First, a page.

According to Dr. Radman, there are usually three kinds of buyers: new dentists who recognize the value of owning their own practices, associates who realize they can do the same amount of work but make more money on their own, and dentists who are coming out of the military.

Buyers will shop around, while sellers often jump at the first offer, Smith said.

"Buyers will look at every practice," he noted. "Sellers will take the first person who crosses their desk; it's usually an impulsive choice."

All three of the specialists also do a lot of appraisals, many resulting from divorce settlements. Simple transactions usually cost 10% of the price, but complicated deals can cost more.

Smith now specializes in putting partnerships together and advising dentists who want to bring in associates. His fees can range from a few hundred dollars to $20,000, depending upon the complexity of the practice.

"You don't just bring somebody in and make them a partner," he said. "It's a very complicated, dynamic transaction." He listed several critical issues that should be considered: personalities, clinical skills, goals, philosophies regarding treatment, contractual issues, partnership agreements, corporate matters (partners may have to buy stock), tax issues, how to structure the buy-in, and compensation.

Additionally, many states have unique laws regarding practice oversight, federal HIPAA law requirements, and patient- and record-retention requirements.

Buyers who take over practices can expect to keep most of the patients, said Smith, citing attrition rates of less than 5%.

Dentists who sell their practices should plan on staying for a least a few months to ensure a comfortable transition for both patients and the incoming dentist, he added.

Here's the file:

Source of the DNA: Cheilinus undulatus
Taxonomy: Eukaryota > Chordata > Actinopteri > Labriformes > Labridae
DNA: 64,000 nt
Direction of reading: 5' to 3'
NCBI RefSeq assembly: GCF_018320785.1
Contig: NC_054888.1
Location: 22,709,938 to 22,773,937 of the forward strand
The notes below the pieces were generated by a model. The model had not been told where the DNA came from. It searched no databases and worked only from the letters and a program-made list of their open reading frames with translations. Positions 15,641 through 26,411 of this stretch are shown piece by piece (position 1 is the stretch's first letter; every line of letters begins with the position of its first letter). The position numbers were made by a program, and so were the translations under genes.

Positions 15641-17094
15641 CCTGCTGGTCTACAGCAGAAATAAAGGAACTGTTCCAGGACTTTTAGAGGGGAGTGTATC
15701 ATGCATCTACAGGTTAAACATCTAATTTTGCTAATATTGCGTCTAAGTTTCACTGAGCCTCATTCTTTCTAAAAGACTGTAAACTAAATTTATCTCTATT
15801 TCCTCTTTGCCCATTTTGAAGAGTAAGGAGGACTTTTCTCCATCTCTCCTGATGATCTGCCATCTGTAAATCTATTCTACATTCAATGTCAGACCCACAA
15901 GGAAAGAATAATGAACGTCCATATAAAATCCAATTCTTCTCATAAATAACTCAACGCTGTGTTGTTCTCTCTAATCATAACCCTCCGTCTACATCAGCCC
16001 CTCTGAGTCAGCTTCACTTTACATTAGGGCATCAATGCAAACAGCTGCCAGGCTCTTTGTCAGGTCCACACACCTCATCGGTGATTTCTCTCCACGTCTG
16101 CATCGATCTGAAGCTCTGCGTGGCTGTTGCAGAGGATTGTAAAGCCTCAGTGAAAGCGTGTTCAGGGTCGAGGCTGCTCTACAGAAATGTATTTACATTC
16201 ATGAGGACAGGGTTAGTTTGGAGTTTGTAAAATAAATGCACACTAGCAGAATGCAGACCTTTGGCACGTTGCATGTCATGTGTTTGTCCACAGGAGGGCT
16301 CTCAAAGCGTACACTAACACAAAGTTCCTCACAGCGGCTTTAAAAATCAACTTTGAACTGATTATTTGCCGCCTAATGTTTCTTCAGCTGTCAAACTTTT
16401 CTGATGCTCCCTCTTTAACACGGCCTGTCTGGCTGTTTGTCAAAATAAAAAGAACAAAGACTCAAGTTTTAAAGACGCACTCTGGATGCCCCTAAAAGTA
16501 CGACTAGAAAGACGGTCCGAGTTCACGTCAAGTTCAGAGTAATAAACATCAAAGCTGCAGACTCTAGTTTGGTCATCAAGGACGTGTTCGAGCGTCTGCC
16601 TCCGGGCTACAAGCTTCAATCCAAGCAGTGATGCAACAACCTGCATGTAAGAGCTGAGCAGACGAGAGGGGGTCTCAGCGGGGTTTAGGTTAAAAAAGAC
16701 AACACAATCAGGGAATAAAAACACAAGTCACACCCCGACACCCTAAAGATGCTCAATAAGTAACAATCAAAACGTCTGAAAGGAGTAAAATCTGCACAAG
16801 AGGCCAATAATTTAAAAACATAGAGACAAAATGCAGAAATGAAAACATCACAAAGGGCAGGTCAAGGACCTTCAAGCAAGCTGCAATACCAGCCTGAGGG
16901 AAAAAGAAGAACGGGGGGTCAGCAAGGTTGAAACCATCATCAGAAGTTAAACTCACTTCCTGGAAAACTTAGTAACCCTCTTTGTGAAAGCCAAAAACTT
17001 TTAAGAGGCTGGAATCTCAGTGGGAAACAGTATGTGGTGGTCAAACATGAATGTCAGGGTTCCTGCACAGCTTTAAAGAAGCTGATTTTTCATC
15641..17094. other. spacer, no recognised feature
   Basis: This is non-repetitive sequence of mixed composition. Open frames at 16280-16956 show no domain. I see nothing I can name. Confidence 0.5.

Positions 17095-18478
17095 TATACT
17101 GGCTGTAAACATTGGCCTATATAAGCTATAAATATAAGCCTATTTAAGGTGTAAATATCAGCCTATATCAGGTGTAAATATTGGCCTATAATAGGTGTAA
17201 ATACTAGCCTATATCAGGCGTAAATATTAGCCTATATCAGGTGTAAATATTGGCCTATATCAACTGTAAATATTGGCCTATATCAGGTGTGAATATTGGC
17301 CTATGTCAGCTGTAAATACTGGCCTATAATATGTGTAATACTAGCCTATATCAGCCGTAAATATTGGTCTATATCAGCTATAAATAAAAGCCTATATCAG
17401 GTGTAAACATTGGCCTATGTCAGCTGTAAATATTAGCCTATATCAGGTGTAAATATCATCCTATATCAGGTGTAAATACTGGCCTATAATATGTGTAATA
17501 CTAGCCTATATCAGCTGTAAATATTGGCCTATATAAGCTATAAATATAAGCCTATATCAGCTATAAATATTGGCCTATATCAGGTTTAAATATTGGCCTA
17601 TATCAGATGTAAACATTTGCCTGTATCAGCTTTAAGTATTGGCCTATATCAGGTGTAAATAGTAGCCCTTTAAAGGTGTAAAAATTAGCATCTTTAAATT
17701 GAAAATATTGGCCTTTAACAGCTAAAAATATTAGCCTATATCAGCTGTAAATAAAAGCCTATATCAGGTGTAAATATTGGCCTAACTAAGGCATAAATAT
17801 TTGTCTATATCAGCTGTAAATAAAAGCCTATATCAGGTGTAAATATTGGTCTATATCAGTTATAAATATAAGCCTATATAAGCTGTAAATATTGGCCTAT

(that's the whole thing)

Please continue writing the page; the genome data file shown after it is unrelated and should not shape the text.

"Dentistry is about relationships, so the new dentist has got to develop relationships with the old patients, and it's going to take extra time with each patient to do that, Smith said. "You can't presume you'll just inherit the patients."

Tips for buyers and sellers

Smith offered an important caveat: Avoid dual representation in which two brokers are involved. In fact, dual representation is illegal in Florida and California, he noted.

To find a reliable broker, Smith advises asking your banker or a major financial institution. "Lenders know who the good brokers are," he said. "Most dentists only buy or sell a practice once in their lifetime." Buyers and sellers need to do their homework, he added. They should interview different brokers, find out what fees and services they offer, and which attorneys and accountants they work with.

Dr. Radman, whose partner is a certified public account, advised finding a broker with experience in dental transitions. He also warned against dual representation.

"If there's a representative for each side, it often becomes adversarial," Dr. Radman said. "You end up with huge accounting, legal, and consulting fees. I can't overstate the need for dealing with someone who's ethical. Get lots of references from different people."

And never get a second loan to buy a practice, he added.

"What happens a lot is the person who buys the practice can't make enough to pay two loans and ends up going bankrupt because unethical brokers jacked the price up too high," Dr. Radman said. "A buyer should never take a second loan if the bank won't lend all the money to buy the practice. It usually means there's something fishy."

For sellers, Brown offered this advice: "Hire a pro and be prepared. Remember, it's your baby."

Copyright © 2010 DrBicuspid.com